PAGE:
MiRNA expression patterns in different tissues have been profiled in several vertebrates [13
]. Although there were diverse expression profiles in different tissues, most miRNAs were ubiquitously expressed. Our comparison of miRNA expression across 11 tissues from bovine revealed a few tissue specific miRNAs: miR-9, -124 in brain, miR-122 in liver, miR-1, miR-133a and -206 in muscle, which had been previously reported in mouse and human [13
]. Brain and muscle tissues have much more specific or enriched miRNAs than other tissues especially fat tissues, indicating that these miRNAs may play important regulatory roles in these tissues.
MiRNAs may be gained or lost during evolution, however, many miRNAs are conserved [17
]. Identification of common miRNA precursors between bovine and other three mammalian species (human, mice, and rat) suggests these miRNAs may have similar roles as those in other species since these conserved miRNA have higher expression levels [14
]. The higher expression level of three conserved miRNAs (miR-26a, -99a and -150) in all tested bovine tissues suggest that these miRNA may be more relevant to the highly conserved biological process in mammalians. Further study to discover their regulatory functions are needed. Recent developed hhigh-throughput sequencing analysis has allowed the identification of an increasing number of species-specific miRNAs [12
] since these miRNA may play a role in host-specific biological process. Most of the miRNA candidates identified in this study were bovine specific, although their expression was less than 1% comparing the total sequenced clones, suggesting further studies using deep-sequencing technologies [12
] or specialized small RNA isolation and cloning procedures [19
] may help to identify and understand the functions of species specific miRNAs.
MiRNAs are firstly transcribed as pri-miRNAs and gave rise to short, 70-nucleotide stem-loop structures (pre-miRNAs) by the Drosha-DGCR8 complex [34
]. The hairpin structures are then processed by Dicer. During the process, both strands of a miRNA precursor can form functional miRNAs. However, most of the time only one arm becomes the mature miRNA or predominant miRNA, while the other degrades or generates star miRNA. Khvorova et al [36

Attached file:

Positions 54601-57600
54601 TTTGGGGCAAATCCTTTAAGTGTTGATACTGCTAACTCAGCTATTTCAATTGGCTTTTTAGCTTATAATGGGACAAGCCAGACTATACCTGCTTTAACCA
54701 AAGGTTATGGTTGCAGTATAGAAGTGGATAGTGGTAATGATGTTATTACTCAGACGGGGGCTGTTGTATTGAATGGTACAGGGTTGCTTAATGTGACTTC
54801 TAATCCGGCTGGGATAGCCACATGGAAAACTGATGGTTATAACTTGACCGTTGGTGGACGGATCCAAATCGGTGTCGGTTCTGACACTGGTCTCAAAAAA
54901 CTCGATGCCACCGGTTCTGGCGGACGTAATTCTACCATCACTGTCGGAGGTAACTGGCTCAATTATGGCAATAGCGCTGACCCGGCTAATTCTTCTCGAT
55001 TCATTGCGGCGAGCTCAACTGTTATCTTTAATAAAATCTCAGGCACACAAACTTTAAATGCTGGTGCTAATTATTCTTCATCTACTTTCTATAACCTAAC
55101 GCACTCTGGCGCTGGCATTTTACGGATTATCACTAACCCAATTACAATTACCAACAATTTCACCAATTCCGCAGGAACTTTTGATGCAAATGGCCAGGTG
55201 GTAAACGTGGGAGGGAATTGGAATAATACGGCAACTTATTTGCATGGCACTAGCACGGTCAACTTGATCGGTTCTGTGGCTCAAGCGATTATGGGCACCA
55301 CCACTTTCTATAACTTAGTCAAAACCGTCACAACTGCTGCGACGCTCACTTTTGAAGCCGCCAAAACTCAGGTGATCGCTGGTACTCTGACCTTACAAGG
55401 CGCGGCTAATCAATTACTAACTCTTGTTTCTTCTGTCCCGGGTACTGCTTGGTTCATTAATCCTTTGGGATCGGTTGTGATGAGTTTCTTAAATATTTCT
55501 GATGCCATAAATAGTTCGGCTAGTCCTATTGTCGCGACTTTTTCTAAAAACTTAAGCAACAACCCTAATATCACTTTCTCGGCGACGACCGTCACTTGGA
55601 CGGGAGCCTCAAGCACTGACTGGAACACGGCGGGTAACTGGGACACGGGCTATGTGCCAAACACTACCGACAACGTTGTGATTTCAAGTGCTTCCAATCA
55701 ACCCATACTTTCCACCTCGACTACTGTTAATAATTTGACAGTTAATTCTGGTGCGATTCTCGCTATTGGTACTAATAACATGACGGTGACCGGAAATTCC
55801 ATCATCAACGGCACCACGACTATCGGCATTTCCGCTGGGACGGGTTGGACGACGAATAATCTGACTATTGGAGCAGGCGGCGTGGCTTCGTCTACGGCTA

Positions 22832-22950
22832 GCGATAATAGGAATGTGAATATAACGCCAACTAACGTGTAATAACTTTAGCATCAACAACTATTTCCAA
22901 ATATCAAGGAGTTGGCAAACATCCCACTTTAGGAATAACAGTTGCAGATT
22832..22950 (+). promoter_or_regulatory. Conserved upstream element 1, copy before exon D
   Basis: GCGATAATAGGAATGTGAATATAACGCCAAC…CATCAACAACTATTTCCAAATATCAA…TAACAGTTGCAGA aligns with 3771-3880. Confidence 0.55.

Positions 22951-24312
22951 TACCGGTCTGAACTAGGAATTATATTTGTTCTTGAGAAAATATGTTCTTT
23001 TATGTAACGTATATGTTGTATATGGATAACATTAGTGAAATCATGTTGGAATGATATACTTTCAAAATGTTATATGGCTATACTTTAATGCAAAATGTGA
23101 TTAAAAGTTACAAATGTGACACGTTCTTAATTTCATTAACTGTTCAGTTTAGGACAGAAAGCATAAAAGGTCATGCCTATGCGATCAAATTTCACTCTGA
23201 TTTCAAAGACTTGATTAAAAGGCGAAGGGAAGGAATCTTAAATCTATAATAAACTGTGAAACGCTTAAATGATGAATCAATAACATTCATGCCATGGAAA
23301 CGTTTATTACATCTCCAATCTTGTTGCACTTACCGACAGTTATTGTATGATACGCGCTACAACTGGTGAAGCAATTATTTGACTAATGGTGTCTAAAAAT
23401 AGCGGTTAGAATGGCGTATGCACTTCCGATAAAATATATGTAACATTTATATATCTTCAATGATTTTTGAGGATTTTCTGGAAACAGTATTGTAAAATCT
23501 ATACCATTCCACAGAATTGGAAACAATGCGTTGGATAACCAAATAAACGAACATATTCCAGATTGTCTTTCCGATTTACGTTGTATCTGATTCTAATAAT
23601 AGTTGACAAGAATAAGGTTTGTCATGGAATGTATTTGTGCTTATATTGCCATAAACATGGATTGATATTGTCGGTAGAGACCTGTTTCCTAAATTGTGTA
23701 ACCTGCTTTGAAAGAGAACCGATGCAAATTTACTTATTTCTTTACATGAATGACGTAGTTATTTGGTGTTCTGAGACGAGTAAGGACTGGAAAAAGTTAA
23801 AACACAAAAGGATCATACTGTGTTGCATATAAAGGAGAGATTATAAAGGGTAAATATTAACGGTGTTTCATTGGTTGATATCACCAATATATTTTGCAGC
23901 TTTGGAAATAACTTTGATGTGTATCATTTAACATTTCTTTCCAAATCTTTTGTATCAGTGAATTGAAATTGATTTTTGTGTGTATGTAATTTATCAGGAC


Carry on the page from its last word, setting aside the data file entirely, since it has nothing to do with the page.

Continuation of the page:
] suggested that the arm with lower thermodynamic stability at its 5' end becomes the mature miRNA. In this study, we identified 15 pairs of bovine miRNAs and star miRNAs. The stability of the initial four base pairs of these miRNA pairs were calculated using nearest-neighbour method and 2-state hybridization algorithm [37
]. Sixty percent of bovine miRNAs (9/15) displayed strand bias (Additional file 6
). We also calculated the stability of human miRNAs and star miRNAs from miRBase 12.0 using the same method. In total, 175 pairs of miRNAs and star miRNAs were taken into account and 15 pairs of them were excluded from evaluation. Interestingly, only 60% (96/160) of human miRNAs exhibit strand bias, too (Additional file 7
). We argue that there must be additional important factors other than internal stability to determine which arm of the miRNA precursor becomes the mature miRNA or miRNA* since the following observations can not be explained: (1) Most miRNAs observed in this study had a variant of isoforms generated by Dicer and a few of the 5' end variants even processed by Drosha (e.g
., four bta-miR-23a variants had an additional A nucleotide at the 5' end, Additional file 3
). (2) Some conserved pre-miRNAs express different mature miRNAs or star miRNAs depending on the species. For example, the stem-loop sequence of bta-miR-126 was perfectly matched to those from human, mouse and rat; however, in cattle and mouse, both strands were observed as mature miRNAs, while in human and rat, one strand generates miRNA and the other strand generates miRNA*. (3) Some mature miRNAs from the same precursors reverse to star miRNAs or vice versa in different tissues or development stage [39
In addition, to understand the roles of miRNA, we mapped and identified Chromosome-X related miRNA. We identified five to seven miRNA clusters containing ~20 common miRNAs in bovine, mouse and human, respectively. Cluster 4 and the sequences of corresponding orthologs of these miRNAs were not found in mouse genome. We conjectured this cluster should be on some gap of chr.X in mouse. Two miRNA clusters (5 & 6) in bovine were not found on the X-chromosome but were found on the contig Un.004.53 (Figure , Additional file 8
). Interestingly, another common miRNA (miR-652) was not mapped to the bovine genome but was also identified in the X-chromosome of human and mouse (Additional file 8
). We speculate that contig Un.004.53 and bta-miR-652 belong to chromosome-X. The identification of miRNA and miRNA clusters on chromosome-X reveals that some miRNAs are conserved even in genome location between species. The BLAST search of the miRNAs on the bovine genome identified a third precursor, which was a perfect match with bta-mir-138-2 in contig Un.004.5037. However, only two precursors of miR-138 were found in human, rat and mouse. Conserved number copy of miRNA genes between species suggests that bta-mir-138-3 is the same as bta-mir-138-2 and contig Un.004.5037 may belong to chromosome 22. Therefore, miRNAs and their clustering appearance maybe provide potential molecular markers for evolution.
Figure 5 Organization of X-linked miRNA Clusters in huaman (A), mouse (B) and bovine (C). Five to seven X-linked miRNA clusters contained ~20 miRNAs were identified from bovine, mouse and human, respectively. miRNA clusters are from ~250 bp (cluster2) to 4.9 kb (more ...)